If you’re sipping your mocha at a coffee shop somewhere in California on Thursday, keep an ear out for the furious tapping on the keyboard. It could be one of us blogging or tweeting, building multimedia packages or pounding out the next big story.

Members of the California Watch and Center for Investigative Reporting staffs will be fanning out around the state and working in coffee shops with WiFi access on Jan. 21 as part of our first “Open Newsroom.”

Here’s how the idea came about: For most of this week, our operations are being disrupted by an office move. We’re packing up and transporting the whole shebang from our existing location on Newbury Street to a beautifully remodeled landmark building on Center Street in downtown Berkeley. Our Internet connection went down Friday at our old location, and we don’t have a place to sit in the new space. If you’re trying to call right now, our phones are unattended, if they’re plugged in at all. After the holiday today, we’re mostly going to be working from home until Jan. 25 when the doors open at our new digs.

We figured we should turn this temporary inconvenience into an opportunity. So we decided to set up shop on Thursday at various WiFi hotspots.

The Open Newsroom concept is part of a goal to connect with readers and get out of the office. We’re hoping it will be a regular part of what we do. On Thursday, please stop by to say hello. We’re looking forward to meeting you. And if you have any great story tips, we’ll be there to listen.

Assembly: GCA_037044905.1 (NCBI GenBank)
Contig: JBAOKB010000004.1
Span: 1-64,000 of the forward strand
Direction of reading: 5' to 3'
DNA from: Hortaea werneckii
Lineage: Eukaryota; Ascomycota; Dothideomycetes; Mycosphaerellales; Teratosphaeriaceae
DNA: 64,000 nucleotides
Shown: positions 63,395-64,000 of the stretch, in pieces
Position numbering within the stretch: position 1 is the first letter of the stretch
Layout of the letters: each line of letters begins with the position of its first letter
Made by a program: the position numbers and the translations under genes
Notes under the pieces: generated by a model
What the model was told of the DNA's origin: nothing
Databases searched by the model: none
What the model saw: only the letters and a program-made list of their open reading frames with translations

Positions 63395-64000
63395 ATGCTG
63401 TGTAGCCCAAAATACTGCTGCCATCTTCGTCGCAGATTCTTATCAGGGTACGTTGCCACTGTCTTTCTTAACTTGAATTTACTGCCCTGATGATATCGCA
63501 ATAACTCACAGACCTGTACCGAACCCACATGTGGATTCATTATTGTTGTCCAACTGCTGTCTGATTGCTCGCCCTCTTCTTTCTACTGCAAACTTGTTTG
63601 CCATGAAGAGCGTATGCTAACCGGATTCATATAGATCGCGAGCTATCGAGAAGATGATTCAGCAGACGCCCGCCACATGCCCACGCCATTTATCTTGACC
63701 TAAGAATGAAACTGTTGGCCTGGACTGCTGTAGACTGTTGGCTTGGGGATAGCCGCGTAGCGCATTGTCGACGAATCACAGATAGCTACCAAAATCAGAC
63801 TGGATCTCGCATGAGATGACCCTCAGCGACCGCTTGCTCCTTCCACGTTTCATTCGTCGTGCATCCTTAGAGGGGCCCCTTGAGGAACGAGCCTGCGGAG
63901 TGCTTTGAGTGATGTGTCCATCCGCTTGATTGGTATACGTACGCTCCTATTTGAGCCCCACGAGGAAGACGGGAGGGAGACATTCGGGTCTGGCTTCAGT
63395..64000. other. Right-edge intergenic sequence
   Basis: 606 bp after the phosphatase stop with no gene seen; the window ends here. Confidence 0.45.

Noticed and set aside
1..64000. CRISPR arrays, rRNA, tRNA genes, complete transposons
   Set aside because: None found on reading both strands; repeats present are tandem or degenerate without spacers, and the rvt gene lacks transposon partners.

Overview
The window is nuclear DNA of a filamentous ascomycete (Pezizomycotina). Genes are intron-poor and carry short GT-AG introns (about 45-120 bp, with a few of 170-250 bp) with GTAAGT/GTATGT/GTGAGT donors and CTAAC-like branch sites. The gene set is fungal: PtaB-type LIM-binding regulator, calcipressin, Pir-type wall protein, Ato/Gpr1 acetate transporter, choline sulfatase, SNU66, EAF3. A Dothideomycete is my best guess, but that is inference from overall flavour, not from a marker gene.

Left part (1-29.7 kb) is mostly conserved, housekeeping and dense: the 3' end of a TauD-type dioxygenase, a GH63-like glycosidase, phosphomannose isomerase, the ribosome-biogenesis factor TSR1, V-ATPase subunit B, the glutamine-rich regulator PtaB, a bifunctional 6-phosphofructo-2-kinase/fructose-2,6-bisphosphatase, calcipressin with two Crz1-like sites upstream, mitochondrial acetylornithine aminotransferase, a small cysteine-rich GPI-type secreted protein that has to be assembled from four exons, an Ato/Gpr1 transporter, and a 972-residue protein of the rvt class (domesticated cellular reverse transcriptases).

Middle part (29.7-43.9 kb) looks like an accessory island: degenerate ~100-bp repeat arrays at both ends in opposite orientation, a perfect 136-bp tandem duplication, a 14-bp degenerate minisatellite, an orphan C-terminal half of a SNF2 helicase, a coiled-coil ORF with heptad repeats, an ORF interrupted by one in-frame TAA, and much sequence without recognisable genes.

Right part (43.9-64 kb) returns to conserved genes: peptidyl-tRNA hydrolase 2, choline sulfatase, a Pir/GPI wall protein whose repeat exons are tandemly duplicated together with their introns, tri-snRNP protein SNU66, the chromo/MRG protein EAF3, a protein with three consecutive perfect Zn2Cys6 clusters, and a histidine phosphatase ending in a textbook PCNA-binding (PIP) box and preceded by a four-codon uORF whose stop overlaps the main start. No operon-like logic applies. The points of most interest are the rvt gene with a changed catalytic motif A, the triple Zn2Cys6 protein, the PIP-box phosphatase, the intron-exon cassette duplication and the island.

The locations and hours to find us are on the map below.

California Watch is a project of the Center for Investigative Reporting and is now the largest investigative reporting team operating in the state. Visit the Web site at www.californiawatch.org for in-depth coverage of K-12 schools, higher education, money and politics, health and welfare, public safety and the environment.

Mark Katches is a past editorial director for The Center for Investigative Reporting. He is currently editor of the Oregonian and vice president of content for the Oregonian Media Group. Previously, he built and ran investigative teams at the Milwaukee Journal Sentinel and Orange County Register. Mark was the primary editor of Pulitzer Prize-winning projects in both 2008 and 2010 and edited or managed five other stories that were Pulitzer finalists. Projects he edited or directed also have won the George Polk Award, the IRE award and the Scripps-Howard National Journalism Award as well as the Goldsmith Prize for Investigative Reporting, the Worth Bingham Prize, the Sigma Delta Chi Award and the National Headliner Award. Multiplatform projects produced by CIR staff under Mark's guidance won a national News & Documentary Emmy, two Alfred I. duPont-Columbia University Awards, a George Foster Peabody Award and an Edward R. Murrow Award. He has overseen projects or websites that have won four Online Journalism Awards in the last decade, in addition to logging more than a dozen OJA finalists. In 2001, he was part of a reporting team that won the Gerald Loeb and IRE awards for a series of stories detailing the rising profits from the human tissue trade. He completed a Punch Sulzberger Fellowship at Columbia University in 2013 and has taught reporting classes as an adjunct professor at the University of Southern California, UC Berkeley's Graduate School of Journalism and Stanford University. Mark served on the board of directors of Investigative Reporters and Editors for four years and oversaw the IRE mentorship program for six years.